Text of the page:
Of course, this single data point is not sufficient to establish how severe and widespread these problems are. More data could probably be gathered from other packages. However, it certainly matches our (subjective) experience and we felt important to report it to you.

Regards,

--
Gaël Deest
Tweag I/O

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Re: Compilation time

Matthew Pickering
In reply to this post by Deest, Gaël
I tried the package with 8.2.1 and 8.0.2 and both build in less than 5
seconds with quite a large amount of variability. As Robin points out,
there are varying factors which can account for longer build times on
Travis.

On Tue, Jul 4, 2017 at 8:16 AM, Deest, Gaël <[hidden email]> wrote:

> Hi all,
>
> As you are probably well aware, GHC performance has been a growing concern
> over the last few years. Many Haskell programmers complain that build time
> has significantly increased over the last few releases. However, to our
> knowledge, there isn't much data available to substantiate this claim and
> the severity of these problems is not well known.
>
> That's why we would like to bring some anecdotal evidence to your attention
> that seems to indicate really major performance regressions. We stumbled
> upon the CI of the data-reify package, which is built against all GHC
> releases since 2010 :
>
> https://travis-ci.org/ku-fpg/data-reify
>
> tl;dr: Build time has gone from 1 min 32s for GHC 7.0 to 4 min 35s for GHC
> 8.2. The 8.2 release alone seems to have increased compilation time by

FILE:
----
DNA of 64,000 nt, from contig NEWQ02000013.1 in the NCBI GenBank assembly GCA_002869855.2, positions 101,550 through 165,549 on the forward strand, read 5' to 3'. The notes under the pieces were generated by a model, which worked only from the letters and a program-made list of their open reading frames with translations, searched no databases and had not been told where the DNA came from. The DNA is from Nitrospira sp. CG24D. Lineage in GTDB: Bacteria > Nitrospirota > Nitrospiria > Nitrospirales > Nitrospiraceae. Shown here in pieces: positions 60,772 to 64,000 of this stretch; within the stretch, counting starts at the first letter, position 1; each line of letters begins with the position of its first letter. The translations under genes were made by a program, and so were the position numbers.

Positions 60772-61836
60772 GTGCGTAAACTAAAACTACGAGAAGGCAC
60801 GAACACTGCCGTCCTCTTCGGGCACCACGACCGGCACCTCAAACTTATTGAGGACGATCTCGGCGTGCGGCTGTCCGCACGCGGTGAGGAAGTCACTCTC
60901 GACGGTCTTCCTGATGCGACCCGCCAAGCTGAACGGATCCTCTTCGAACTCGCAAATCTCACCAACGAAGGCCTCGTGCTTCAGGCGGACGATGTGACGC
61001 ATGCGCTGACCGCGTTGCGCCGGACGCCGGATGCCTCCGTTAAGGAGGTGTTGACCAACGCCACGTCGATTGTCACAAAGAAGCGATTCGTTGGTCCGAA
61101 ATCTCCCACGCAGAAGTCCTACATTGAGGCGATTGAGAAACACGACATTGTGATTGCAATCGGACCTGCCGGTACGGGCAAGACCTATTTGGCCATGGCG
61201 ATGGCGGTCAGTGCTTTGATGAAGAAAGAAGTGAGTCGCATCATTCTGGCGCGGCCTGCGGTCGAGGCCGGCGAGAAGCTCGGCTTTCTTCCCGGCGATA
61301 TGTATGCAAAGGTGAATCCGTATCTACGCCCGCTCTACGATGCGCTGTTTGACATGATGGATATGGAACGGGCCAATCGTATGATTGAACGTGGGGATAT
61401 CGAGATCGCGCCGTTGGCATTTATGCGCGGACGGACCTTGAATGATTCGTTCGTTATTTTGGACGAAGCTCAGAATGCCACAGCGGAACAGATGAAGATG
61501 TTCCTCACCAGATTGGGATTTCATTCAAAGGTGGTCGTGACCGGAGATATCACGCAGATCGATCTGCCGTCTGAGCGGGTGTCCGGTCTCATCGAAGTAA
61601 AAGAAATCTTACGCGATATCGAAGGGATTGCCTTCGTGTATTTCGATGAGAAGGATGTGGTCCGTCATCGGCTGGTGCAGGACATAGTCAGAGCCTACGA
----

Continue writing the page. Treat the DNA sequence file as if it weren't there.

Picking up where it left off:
> almost 2 minutes, with the current development branch bringing only minor
> performance improvements.
>
> Of course, this single data point is not sufficient to establish how severe
> and widespread these problems are. More data could probably be gathered from
> other packages. However, it certainly matches our (subjective) experience
> and we felt important to report it to you.
>
> Regards,
>
> --
> Gaël Deest
> Tweag I/O
>
> _______________________________________________
> ghc-devs mailing list
> [hidden email]
> http://mail.haskell.org/cgi-bin/mailman/listinfo/ghc-devs
>
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RE: Compilation time

GHC - devs mailing list
In reply to this post by Deest, Gaël

Thanks Gael.  

 

As you may know, we’ve focused a lot on compile time in the last year or so, and 8.4 is a lot faster.  I think there are still plenty of bad cases, but things are better.

 

Our compile-time perf page is here: https://ghc.haskell.org/trac/ghc/wiki/Performance/Compiler

 

It links to a list of open perf tickets: <a href="https://ghc.haskell.org/trac/ghc/query?status=!closed&amp;failure=Compile-time&#43;performance&#43;bug"> https://ghc.haskell.org/trac/ghc/query?status=!closed&failure=Compile-time+performance+bug

 

What helps above all are reproducible test cases.  Package X compiles much more slowly with 8.2 than with 7.10, say.   You did exactly that, thank you – can you open a ticket explaining exactly how to reproduce it, and what measurements you took.  (Matthew’s numbers seemed two orders of magnitude different; I wonder why?)